With the regime failing to reach a political consensus with the opposition and deliver on their promises, the prospect for moving Egypt out of the impasse looks very bleak, writes Hamdi Hassan.
At the center of Egyptian life lies a severe sense of disillusionment. The pride of modern Egypt among its people has been far greater than the deed of its consecutive rulers. After the popular uprising, Egypt’s political landscape still allows for a single political force to monopolize political power and diminish all potential rivals. Massive protests, often resulting in violent clashes, continue to be seen almost on a daily basis.
Egypt will rapidly degenerate into a failed state if there are no serious attempt to deal with deep political polarization, fatal security breaches and the imminent economic collapse. Egypt, as Hazem Kandil puts it, “is trapped in a balance of weakness. None of the key actors have the power to consolidate a new regime or even to resurrect the old one.” Nevertheless, ordinary Egyptians continue to hope for political reform, freedom and social justice.
The Muslim Brotherhood and the opposition
When it comes to the first flank in the “balance of weakness,” there is a near consensus that President Morsi and his Muslim Brotherhood (MB) are losing legitimacy by virtue of their inability to deliver on, for example reconciliation, economic reforms, meaningful democracy. While seeking a monopoly of power, the MB lacks the necessary expertise to rule a country as large as Egypt with so many problems.
This failing to rule and deliver has triggered something akin to a MB-phobia among many Egyptians. For many, Egypt seems less modern – certainly less liberal and less tolerant – than it used to be. In fact, Egypt is in limbo with forces pulling in both directions – government is neither secular enough for secularists nor Islamic enough for Islamists! Therefore, it is important to see the battle for modernity as taking place in part through the lens of religion in public affairs.
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The political reform process should have begun with building inclusive political institutions. Inclusive institutions distribute political power in a pluralistic manner, helping to achieve sustained economic growth based on the rule of law in the long-term. However, with the MB in power, political pluralism is lacking in Egypt. The MB has failed to deliver on electoral promises, and to live up to their commitment to a truly participatory politics. Western governments are increasingly concerned that Egypt’s government will exhaust the country’s foreign reserves rather than adopt necessary painful austerity measures.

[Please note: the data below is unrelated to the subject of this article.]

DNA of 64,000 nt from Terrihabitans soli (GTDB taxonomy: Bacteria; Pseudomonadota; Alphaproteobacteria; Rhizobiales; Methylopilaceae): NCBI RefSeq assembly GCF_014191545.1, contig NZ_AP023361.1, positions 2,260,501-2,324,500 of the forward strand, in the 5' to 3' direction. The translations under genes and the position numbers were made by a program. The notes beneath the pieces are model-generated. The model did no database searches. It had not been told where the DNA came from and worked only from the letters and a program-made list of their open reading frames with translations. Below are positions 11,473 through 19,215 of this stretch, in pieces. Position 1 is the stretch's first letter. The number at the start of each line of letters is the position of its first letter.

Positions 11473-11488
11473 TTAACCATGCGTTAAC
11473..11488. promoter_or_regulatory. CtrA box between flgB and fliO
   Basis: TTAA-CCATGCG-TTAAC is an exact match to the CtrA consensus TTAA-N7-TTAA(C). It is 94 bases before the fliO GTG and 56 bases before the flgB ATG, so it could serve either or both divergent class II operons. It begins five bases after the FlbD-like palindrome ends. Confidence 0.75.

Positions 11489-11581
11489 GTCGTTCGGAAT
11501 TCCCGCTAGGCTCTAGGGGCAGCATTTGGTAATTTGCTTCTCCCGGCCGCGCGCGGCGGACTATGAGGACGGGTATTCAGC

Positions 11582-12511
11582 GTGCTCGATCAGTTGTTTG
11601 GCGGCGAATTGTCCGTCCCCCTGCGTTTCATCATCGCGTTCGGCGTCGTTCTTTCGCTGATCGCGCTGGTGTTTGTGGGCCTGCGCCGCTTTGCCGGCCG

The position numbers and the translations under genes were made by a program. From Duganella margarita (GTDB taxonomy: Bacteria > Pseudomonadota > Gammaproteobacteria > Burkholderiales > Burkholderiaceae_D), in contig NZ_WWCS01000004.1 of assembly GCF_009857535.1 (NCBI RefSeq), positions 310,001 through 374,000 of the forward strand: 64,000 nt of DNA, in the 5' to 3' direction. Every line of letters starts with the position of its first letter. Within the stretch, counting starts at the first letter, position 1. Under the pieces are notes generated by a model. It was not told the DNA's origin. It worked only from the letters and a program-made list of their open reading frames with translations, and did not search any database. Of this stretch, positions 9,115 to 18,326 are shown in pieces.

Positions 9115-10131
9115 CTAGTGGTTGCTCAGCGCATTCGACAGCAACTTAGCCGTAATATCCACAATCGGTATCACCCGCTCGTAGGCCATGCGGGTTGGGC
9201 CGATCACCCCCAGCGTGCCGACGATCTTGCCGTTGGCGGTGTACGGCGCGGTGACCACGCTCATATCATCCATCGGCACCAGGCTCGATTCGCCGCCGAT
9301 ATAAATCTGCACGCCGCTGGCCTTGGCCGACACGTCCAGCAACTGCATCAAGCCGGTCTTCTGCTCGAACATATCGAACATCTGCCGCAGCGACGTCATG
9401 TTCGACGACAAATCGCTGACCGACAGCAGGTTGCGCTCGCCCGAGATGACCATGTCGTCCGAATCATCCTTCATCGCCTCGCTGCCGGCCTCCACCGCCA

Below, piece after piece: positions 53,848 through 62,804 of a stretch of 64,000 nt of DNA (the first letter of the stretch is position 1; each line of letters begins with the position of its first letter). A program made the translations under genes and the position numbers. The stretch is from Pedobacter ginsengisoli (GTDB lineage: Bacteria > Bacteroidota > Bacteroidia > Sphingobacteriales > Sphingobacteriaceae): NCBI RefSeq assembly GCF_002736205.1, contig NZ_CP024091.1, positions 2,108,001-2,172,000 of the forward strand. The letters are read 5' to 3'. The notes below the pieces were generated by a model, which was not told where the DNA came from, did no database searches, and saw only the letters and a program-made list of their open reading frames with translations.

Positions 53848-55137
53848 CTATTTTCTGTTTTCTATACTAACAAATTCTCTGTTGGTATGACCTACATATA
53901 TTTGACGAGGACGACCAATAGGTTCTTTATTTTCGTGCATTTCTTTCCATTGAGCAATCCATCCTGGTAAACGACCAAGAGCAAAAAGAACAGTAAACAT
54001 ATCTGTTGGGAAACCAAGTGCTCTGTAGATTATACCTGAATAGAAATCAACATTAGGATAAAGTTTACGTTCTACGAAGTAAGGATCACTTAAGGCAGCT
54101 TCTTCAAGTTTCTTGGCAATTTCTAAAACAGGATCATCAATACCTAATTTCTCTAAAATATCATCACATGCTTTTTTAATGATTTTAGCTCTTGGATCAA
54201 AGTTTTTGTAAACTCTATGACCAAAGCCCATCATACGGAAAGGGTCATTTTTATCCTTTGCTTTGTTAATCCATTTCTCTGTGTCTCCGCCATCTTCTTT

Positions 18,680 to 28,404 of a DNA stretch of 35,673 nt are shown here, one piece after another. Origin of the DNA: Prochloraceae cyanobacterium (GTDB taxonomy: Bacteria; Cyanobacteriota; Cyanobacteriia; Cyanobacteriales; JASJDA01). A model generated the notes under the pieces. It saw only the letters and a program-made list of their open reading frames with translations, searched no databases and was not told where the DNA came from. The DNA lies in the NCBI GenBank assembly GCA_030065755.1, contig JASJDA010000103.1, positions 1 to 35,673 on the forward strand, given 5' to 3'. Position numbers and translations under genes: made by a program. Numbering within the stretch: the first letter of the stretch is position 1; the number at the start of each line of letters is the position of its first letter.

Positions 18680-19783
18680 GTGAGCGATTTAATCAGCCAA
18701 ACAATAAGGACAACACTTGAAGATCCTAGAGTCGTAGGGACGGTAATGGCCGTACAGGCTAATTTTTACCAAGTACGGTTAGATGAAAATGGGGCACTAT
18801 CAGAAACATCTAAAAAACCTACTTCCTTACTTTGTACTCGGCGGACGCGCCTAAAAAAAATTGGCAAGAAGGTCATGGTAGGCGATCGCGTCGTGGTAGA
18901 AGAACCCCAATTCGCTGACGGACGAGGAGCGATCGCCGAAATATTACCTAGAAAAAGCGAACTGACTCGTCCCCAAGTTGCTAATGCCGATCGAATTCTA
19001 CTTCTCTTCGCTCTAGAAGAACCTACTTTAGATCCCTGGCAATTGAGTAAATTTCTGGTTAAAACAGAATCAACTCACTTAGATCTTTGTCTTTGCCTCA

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Moreover, it went into open-ended confrontation with the judiciary, pitting various institutions of the state against one another. The performance of Morsi is discrediting the MB’s Islamic project. The survival of this project is conditioned on a few key steps: a true process of revision and reform; a decision by the MB to act like they are part of the existing system rather than trying to overthrow it to bring in a new one; and to come to terms with the fact that democracy is not a one-off electoral process, but rather a complex, multi-layered mechanism. The Islamists have to step beyond preaching Sharia and offer solutions to serious problems. They need to realize that when in power they have to serve all citizens. The danger of an economic collapse is real, but it is not the only threat on the horizon.